Volume 478, Number 3, February II 2008
|Page(s)||929 - 937|
|Section||Planets and planetary systems|
|Published online||20 November 2007|
Building giant-planet cores at a planet trap
Observatoire de la Côte d'Azur, BP 4229, 06304 Nice Cedex 4, France e-mail: email@example.com
2 Institut für Astronomie & Astrophysik, Univ. of Tubingen, Germany
3 Laboratoire AIM, CEA/Saclay, France
4 IA-UNAM, Mexico City, Mexico
5 Queen Mary, University of London, UK
Accepted: 5 November 2007
Context.A well-known bottleneck for the core-accretion model of giant-planet formation is the loss of the cores into the star by type I migration, due to the tidal interactions with the gas disk. It has been shown that a steep surface-density gradient in the disk, such as the one expected at the boundary between an active and a dead zone, acts as a planet trap and prevents isolated cores from migrating down to the central star.
Aims.We study the relevance of the planet trap concept for the accretion and evolution of systems of multiple planetary embryos/cores.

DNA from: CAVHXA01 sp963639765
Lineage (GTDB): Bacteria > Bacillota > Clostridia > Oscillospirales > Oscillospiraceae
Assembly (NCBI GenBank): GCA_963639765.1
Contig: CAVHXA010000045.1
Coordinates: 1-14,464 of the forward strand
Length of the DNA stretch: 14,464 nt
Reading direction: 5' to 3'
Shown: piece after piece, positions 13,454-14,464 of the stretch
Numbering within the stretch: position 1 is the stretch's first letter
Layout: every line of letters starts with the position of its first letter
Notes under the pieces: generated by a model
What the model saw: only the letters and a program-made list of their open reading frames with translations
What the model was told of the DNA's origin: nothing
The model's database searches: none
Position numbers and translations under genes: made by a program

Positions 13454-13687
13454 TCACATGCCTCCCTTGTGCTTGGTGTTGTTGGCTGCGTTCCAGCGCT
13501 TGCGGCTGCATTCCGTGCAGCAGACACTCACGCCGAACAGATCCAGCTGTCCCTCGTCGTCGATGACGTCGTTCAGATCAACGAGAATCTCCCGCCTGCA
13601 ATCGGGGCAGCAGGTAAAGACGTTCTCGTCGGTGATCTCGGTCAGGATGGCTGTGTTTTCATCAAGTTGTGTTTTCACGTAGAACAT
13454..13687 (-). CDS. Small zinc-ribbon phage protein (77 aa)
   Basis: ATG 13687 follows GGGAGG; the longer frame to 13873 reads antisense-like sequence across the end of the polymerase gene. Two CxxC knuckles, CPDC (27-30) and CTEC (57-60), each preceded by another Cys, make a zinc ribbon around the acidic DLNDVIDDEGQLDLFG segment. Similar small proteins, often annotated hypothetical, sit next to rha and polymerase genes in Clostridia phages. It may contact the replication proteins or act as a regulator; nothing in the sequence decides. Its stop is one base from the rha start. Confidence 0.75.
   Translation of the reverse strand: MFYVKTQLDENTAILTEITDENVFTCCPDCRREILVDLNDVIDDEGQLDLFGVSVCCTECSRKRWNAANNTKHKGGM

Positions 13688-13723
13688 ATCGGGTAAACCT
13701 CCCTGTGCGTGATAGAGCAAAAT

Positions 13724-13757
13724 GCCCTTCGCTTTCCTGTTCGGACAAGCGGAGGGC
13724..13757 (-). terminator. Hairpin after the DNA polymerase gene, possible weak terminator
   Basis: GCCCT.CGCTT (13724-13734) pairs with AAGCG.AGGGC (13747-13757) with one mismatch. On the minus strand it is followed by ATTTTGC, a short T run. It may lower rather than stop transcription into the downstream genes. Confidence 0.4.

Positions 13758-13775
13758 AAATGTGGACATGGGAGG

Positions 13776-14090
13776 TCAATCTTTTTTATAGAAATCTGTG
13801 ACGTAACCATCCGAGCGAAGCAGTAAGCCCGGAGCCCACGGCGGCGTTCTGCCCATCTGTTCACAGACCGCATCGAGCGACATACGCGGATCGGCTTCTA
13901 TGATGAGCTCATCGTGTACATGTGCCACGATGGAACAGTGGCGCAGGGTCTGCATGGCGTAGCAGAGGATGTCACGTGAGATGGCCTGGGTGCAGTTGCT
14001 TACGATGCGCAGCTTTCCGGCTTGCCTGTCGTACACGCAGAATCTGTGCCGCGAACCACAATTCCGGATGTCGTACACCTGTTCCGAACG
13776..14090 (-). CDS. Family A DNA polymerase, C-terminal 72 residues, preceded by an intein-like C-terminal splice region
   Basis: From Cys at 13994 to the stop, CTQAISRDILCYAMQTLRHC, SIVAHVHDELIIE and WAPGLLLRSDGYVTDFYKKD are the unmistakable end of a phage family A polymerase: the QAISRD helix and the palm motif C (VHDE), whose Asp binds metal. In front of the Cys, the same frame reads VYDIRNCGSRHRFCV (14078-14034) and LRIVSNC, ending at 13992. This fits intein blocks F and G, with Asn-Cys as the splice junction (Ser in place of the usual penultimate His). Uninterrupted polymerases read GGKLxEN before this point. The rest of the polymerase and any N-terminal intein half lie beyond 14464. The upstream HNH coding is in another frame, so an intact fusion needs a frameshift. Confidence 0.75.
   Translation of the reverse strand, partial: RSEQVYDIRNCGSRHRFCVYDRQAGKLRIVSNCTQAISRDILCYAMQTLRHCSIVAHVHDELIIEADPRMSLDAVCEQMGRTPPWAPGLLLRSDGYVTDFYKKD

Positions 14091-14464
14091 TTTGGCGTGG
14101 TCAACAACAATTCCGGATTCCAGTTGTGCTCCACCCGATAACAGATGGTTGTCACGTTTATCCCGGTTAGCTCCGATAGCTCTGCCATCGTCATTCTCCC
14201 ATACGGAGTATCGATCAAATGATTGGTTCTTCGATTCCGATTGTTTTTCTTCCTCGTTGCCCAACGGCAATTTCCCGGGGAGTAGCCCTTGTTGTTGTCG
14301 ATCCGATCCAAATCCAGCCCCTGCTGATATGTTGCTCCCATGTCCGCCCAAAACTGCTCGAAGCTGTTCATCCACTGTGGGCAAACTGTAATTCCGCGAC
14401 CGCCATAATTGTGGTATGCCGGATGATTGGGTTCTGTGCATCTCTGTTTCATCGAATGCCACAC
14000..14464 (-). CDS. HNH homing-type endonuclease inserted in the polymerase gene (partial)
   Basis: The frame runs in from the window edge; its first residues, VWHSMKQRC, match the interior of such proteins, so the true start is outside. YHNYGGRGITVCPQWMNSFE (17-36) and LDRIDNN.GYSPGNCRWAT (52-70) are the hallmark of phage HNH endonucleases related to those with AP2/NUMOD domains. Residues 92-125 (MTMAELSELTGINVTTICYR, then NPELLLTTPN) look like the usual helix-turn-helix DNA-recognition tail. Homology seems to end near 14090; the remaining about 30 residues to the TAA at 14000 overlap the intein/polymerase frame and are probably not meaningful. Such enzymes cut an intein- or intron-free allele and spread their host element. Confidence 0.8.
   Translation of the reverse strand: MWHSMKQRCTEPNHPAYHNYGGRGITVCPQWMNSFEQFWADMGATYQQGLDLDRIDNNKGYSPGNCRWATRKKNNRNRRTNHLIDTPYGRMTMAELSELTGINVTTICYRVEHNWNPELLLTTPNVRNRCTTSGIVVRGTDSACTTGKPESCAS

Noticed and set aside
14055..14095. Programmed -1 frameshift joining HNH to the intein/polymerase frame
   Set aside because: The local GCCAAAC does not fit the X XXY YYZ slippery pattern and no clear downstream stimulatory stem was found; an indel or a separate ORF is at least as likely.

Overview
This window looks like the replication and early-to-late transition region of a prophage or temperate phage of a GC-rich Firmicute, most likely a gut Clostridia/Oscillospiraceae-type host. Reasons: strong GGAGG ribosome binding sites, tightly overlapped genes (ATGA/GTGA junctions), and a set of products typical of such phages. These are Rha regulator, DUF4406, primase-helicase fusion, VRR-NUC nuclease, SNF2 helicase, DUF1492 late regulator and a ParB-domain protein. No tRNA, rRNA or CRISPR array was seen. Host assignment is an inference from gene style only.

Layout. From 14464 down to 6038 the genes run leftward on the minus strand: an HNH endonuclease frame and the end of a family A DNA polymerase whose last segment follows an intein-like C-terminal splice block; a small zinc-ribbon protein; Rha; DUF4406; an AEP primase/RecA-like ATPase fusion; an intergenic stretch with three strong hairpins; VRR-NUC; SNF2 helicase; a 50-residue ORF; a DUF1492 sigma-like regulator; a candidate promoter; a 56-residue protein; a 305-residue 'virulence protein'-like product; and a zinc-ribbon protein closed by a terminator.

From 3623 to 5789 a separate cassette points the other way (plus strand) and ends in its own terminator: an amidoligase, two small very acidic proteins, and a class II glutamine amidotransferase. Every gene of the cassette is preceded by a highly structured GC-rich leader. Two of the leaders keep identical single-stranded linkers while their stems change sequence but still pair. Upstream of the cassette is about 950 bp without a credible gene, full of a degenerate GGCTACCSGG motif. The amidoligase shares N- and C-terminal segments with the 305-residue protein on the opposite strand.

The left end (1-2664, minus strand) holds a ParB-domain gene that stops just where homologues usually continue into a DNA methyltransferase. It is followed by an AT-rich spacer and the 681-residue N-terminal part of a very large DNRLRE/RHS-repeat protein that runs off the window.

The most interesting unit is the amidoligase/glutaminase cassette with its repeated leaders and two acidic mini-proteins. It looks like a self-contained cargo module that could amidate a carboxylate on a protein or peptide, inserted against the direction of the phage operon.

Methods.We performed hydrodynamical simulations of the evolution of systems of multiple massive objects in the vicinity of a planet trap. The planetary embryos evolve in 3 dimensions, whereas the disk is modeled with a 2D grid. Synthetic forces are applied onto the embryos to mimic the damping effect that the disk has on their inclinations.
Results.Systems with two embryos tend to acquire stable, separated and non-migrating orbits, with the more massive embryo placed at the planet trap and the lighter one farther out in the disk. Systems of multiple embryos are intrinsically unstable. Consequently, a long phase of mutual scattering can lead to accreting collisions among embryos; some embryos are injected into the inner part of the disk, where they can be evacuated into the star by type I migration. The system can resume a stable, non-migrating configuration only when the number of surviving embryos decreases to a small value (~2–4). This can explain the limited number of giant planets in our solar system. These results should apply in general to any case in which the type I migration of the inner embryo is prevented by some mechanism, and not solely to the planet trap scenario.
Key words: Solar system: formation / planets and satellites: general
© ESO, 2008
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